As organizations become more aware of how their practices impact the world around them, many have begun implementing strategies to become more eco-friendly. By developing sustainable practices that reduce their waste, promote recycling initiatives and limit their carbon footprint, companies like UPS to General Mills are finding ways to “go green.” But what does this have to do with your academic library?
With many colleges and universities across the country adopting green initiatives of their own, it’s only a matter of time before your library needs to start implementing sustainable practices as well—and showing the rest of your campus how it’s done. So why not lead the charge and start taking on these easy eco-friendly initiatives now? Here are four things your library can start doing to become more green.
While this point may seem completely obvious, it’s one that still needs to be said, as many institutions still don’t have proper recycling receptacles. Recycling programs can help your library properly dispose of items, like paper, cardboard, plastic bottles and other things that can be disposed of in a more environmentally friendly way. Station recycling bins for plastic bottles near bathrooms, doorways and close by study areas where students gather. For paper recycling, place bins near printers, study areas and in computer labs.
If you’ve already got recycling bins, don’t be afraid to kick your recycling program up a notch. Take a page from the University of Denver and start a compost program for students to put uneaten food, pizza boxes and coffee cups. Encourage students to participate by turning composting into a competition: hand out raffle tickets to each student who composts, and distribute weekly prizes.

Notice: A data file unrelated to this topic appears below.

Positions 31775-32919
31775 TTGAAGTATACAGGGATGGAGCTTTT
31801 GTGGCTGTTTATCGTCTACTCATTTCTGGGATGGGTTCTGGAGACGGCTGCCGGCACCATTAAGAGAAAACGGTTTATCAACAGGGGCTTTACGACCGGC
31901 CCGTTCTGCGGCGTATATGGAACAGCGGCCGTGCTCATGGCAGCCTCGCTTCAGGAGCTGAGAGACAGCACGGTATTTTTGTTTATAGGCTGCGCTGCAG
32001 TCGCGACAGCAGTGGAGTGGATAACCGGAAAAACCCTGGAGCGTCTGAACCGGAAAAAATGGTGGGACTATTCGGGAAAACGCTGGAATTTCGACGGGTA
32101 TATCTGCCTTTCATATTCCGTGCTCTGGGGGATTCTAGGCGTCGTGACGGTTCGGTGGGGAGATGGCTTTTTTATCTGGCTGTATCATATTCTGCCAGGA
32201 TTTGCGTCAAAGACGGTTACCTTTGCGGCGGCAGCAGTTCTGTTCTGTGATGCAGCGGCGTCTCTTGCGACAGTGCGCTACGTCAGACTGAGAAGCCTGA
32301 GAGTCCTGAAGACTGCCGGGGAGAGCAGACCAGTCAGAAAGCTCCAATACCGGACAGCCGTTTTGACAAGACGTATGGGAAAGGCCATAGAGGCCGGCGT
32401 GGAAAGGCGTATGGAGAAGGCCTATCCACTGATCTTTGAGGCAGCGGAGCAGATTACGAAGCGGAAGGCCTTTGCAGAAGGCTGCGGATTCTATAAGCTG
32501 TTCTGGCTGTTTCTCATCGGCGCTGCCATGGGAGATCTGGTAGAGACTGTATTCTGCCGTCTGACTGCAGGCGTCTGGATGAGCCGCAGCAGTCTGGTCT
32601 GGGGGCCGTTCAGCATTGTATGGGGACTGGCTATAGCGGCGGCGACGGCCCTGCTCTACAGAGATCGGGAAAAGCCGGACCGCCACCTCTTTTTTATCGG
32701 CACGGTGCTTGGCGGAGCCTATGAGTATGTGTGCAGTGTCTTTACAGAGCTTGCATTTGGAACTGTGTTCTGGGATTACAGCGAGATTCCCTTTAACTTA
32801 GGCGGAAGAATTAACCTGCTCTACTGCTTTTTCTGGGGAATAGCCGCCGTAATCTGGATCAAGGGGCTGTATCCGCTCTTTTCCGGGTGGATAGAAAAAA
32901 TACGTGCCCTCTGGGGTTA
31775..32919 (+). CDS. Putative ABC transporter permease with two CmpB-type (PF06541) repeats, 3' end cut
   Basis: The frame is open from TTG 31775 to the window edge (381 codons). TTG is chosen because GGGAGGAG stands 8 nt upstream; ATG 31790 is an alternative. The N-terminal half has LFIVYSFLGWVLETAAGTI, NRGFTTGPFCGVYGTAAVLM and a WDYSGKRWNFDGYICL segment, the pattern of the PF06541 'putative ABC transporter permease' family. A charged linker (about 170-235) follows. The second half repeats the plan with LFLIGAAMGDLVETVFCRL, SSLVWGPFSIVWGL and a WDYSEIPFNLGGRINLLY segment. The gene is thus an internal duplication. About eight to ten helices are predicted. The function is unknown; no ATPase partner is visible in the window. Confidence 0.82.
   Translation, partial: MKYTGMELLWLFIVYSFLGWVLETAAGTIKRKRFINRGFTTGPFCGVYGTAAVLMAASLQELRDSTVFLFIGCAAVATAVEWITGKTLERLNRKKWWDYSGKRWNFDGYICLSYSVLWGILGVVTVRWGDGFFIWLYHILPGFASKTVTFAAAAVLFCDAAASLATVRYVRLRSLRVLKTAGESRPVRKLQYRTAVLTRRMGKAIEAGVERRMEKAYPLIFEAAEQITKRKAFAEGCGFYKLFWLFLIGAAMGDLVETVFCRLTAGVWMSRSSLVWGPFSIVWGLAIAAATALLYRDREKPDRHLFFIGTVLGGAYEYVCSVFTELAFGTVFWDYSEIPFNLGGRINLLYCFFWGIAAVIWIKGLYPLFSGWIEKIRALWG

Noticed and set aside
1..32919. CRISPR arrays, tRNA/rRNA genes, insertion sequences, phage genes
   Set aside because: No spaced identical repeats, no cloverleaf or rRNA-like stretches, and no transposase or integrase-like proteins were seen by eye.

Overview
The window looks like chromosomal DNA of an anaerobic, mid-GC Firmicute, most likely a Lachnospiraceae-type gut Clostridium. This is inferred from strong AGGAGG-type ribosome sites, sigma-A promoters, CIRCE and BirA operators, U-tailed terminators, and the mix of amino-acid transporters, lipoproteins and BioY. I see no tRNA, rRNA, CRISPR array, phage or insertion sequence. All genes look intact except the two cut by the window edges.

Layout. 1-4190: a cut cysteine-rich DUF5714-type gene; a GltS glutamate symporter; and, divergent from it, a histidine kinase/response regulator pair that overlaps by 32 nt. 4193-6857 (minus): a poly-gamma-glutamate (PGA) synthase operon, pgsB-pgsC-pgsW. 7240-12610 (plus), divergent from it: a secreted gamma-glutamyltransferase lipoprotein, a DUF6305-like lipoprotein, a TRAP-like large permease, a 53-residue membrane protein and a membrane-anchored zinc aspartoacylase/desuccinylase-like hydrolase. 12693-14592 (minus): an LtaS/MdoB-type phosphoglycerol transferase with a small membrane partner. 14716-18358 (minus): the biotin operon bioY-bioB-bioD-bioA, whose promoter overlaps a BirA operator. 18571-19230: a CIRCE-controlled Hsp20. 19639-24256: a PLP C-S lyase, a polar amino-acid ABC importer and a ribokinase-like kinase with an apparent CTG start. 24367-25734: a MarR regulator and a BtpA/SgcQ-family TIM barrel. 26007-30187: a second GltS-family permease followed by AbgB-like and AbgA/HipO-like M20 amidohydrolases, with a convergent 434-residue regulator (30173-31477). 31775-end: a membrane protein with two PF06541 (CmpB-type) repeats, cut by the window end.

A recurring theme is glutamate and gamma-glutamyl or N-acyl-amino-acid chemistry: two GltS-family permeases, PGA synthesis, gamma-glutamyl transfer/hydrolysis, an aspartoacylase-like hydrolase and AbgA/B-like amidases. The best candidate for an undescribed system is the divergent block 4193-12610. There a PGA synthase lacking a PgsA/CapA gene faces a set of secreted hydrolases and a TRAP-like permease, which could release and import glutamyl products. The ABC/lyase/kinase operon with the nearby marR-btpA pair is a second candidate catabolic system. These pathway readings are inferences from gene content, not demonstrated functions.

Do you really need to print that?
Libraries go through a lot of paper. Between photocopying pages of books, printing assignments and lecture notes and creating hard copies of online articles, students are pretty liberal when it comes to clicking the “print now” button. To limit the amount of paper used, set library printers to automatically print on both sides of a piece of paper. To reduce the amount of paper used when students photocopy books, invest in printers that allow them to send scanned files directly to their email address, eliminating the need to print lengthy sections of books and articles.
Rehome old books
Recycling doesn’t have to just include plastic bottles and a spiral full of class notes on Roman history. When your library comes across books that are either outdated or have sustained too much wear and tear to be kept, you can recycle them as well. Companies like Books4Cause accepts donated books and sends them to schools in African countries. You can also look into donating books to local schools, teachers or other charity organizations. For books that are damaged, seek out local recycling programs that will know how to properly dispose of them.
Let us know: what initiatives has your library started in order to become more eco-friendly?
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